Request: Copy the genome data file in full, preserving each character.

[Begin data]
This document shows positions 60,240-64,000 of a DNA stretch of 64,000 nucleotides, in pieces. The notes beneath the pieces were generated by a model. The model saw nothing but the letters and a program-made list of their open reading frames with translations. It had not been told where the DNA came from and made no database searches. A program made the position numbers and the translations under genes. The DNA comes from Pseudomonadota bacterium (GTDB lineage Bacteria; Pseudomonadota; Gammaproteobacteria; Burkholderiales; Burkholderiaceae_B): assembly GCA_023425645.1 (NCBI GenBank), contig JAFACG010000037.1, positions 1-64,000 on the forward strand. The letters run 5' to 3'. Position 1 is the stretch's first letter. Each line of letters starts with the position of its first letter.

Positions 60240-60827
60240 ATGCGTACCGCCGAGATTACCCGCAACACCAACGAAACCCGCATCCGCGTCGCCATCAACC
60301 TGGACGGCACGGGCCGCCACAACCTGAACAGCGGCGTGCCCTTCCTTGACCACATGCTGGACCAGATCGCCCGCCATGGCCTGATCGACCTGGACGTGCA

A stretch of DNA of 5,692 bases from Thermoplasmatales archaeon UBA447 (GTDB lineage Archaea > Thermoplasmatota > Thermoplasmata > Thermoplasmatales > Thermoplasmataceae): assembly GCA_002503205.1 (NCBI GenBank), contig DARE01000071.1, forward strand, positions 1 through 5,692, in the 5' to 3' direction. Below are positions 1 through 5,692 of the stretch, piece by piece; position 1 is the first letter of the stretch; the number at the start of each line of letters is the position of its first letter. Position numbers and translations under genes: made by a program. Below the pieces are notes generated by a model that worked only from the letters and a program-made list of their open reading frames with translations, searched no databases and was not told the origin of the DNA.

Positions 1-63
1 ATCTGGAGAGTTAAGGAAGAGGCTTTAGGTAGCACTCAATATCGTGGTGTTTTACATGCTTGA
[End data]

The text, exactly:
This document shows positions 60,240-64,000 of a DNA stretch of 64,000 nucleotides, in pieces. The notes beneath the pieces were generated by a model. The model saw nothing but the letters and a program-made list of their open reading frames with translations. It had not been told where the DNA came from and made no database searches. A program made the position numbers and the translations under genes. The DNA comes from Pseudomonadota bacterium (GTDB lineage Bacteria; Pseudomonadota; Gammaproteobacteria; Burkholderiales; Burkholderiaceae_B): assembly GCA_023425645.1 (NCBI GenBank), contig JAFACG010000037.1, positions 1-64,000 on the forward strand. The letters run 5' to 3'. Position 1 is the stretch's first letter. Each line of letters starts with the position of its first letter.

Positions 60240-60827
60240 ATGCGTACCGCCGAGATTACCCGCAACACCAACGAAACCCGCATCCGCGTCGCCATCAACC
60301 TGGACGGCACGGGCCGCCACAACCTGAACAGCGGCGTGCCCTTCCTTGACCACATGCTGGACCAGATCGCCCGCCATGGCCTGATCGACCTGGACGTGCA

A stretch of DNA of 5,692 bases from Thermoplasmatales archaeon UBA447 (GTDB lineage Archaea > Thermoplasmatota > Thermoplasmata > Thermoplasmatales > Thermoplasmataceae): assembly GCA_002503205.1 (NCBI GenBank), contig DARE01000071.1, forward strand, positions 1 through 5,692, in the 5' to 3' direction. Below are positions 1 through 5,692 of the stretch, piece by piece; position 1 is the first letter of the stretch; the number at the start of each line of letters is the position of its first letter. Position numbers and translations under genes: made by a program. Below the pieces are notes generated by a model that worked only from the letters and a program-made list of their open reading frames with translations, searched no databases and was not told the origin of the DNA.

Positions 1-63
1 ATCTGGAGAGTTAAGGAAGAGGCTTTAGGTAGCACTCAATATCGTGGTGTTTTACATGCTTGA